What he discovered is that heart disease may be a choice; like cavities. If you look at the teeth of people who lived over ten thousand years before the invention of the toothbrush, they pretty much had no cavities. Didn’t brush a day in their lives; never flossed; no Listerine, no WaterPik. Yet, no cavities. That’s because candy bars hadn’t been invented yet. Why do people continue to get cavities when we know they’re preventable though diet? Simple. Because the pleasure people derive from dessert may outweigh the cost and discomfort of the dentist. And, that’s fine!

Look, as long as people understand the consequences of their actions, as a physician, what more can I do? If you’re an adult, and decide the benefits outweigh the risks for you and your family, then go for it. I certainly enjoy the occasional indulgence. I’ve got a good dental plan.

But what if instead of the plaque on your teeth, we’re talking about the plaque building up in your arteries? Another disease that can be prevented by changing our diet.

Then, what are the consequences for you and your family? Now, we’re not just talking about scraping tartar. We’re talking life and death. The most likely reason most of our loved ones will die is heart disease. It’s still up to each of us to make our own decisions as to what to eat, and how to live. But, we should make our choices consciously, educating ourselves about the predictable consequences of our actions.

Please consider volunteering to help out on the site.

Images thanks to Sappymoosetree via flickr

Below is an approximation of this video’s audio content. To see any graphs, charts, graphics, images, and quotes to which Dr. Greger may be referring, watch the above video.

Many of today’s lifestyle medicine doctors, myself included, were greatly influenced by Nathan Pritikin, the nutrition pioneer who started reversing heart disease with a plant-based diet and exercise, opening up arteries without drugs and without surgery, effectively curing our #1 killer disease. But where did he come up with the idea? We tend to think of rural China as a place with a fraction of our disease rates, forgetting about Africa.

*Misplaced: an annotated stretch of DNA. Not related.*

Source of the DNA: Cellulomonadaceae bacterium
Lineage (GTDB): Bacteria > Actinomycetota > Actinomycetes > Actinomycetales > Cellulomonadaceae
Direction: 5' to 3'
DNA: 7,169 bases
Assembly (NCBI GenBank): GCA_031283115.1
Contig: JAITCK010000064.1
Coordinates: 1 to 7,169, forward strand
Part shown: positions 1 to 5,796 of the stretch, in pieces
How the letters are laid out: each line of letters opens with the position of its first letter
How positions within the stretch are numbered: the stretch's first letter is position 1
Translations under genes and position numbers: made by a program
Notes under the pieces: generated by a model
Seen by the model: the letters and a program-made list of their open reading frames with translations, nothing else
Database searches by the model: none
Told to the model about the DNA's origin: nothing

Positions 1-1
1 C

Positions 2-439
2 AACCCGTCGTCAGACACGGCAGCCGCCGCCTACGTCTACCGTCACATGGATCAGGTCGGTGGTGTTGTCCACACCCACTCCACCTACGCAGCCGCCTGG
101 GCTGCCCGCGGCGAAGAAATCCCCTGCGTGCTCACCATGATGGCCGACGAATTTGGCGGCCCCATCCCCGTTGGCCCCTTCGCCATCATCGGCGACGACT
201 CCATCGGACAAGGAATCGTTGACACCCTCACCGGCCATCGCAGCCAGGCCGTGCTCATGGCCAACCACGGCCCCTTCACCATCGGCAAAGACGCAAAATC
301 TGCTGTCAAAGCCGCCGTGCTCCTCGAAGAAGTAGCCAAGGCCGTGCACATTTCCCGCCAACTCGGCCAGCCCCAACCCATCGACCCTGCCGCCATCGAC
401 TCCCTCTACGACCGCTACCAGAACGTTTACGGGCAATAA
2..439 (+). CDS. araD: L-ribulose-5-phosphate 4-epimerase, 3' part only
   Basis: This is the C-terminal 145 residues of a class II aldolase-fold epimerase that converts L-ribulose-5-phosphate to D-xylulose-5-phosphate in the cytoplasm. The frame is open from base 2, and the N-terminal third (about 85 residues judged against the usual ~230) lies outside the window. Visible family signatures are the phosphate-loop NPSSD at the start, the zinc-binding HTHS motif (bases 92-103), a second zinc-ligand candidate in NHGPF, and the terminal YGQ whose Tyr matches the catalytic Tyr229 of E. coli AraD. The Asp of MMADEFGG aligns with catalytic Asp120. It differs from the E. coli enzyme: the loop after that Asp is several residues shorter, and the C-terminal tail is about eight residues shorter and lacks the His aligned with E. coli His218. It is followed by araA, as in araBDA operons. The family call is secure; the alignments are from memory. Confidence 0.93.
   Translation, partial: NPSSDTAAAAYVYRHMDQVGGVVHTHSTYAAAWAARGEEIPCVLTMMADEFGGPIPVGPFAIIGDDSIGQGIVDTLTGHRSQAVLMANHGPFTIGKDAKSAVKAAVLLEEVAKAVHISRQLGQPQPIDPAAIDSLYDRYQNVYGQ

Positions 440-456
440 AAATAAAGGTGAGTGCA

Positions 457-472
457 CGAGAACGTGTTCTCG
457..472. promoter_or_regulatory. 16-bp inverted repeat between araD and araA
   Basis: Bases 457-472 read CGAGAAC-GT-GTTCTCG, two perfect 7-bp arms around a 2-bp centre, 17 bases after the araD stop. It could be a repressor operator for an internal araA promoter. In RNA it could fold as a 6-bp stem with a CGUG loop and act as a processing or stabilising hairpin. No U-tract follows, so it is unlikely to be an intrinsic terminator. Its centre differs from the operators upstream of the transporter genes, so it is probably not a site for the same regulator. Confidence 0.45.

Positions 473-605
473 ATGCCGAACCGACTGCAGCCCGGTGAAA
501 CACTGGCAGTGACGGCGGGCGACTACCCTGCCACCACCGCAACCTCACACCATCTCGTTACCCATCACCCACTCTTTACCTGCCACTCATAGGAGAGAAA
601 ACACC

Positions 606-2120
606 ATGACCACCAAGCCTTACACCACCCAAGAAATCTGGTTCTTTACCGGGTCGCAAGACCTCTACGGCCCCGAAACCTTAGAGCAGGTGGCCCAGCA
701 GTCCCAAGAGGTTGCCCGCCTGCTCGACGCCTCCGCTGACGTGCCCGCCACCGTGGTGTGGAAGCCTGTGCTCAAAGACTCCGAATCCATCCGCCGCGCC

Pritikin was 43 when he was told by a cardiologist that he was “at great risk of death” from a heart attack, so he “began to live on a diet patterned after the black population [of] Uganda.” This was a population living off plants that was essentially free from death from heart attacks. After curing his own heart disease with a plant-based diet, he went on to save the lives of thousands of others. What was the data that so convinced him?

Last year, the International Journal of Epidemiology reprinted this landmark article from the 50s that started out with a shocking statement: “In the African population of Uganda coronary heart disease is almost non-existent.” Our #1 cause of death, almost nonexistent? What were they eating? Plantains and sweet potatoes, other vegetables, corn, millet, pumpkins, tomatoes, and “green leafy vegetables are taken by all.” And, their protein, almost exclusively from plant sources—and, they had the cholesterol levels to prove it, similar to modern-day plant-eaters. “Apart from the effects of diet and of the [blood] cholesterol levels,” the researchers couldn’t figure out any other reasons for their freedom from heart disease.

“50-year-old findings” just as relevant today. They showed that “dietary intake” to be “a key, modifiable, established and well-recognized risk factor” for heart attacks…”without needing to invoke novel, as yet undiscovered risk factors. This contrasts with the rather desperate search [in recent decades for ever] newer cardiovascular risk factors…” We have all the risk factor we need— cholesterol—we’ve had it for 50 years, and we can do something about it.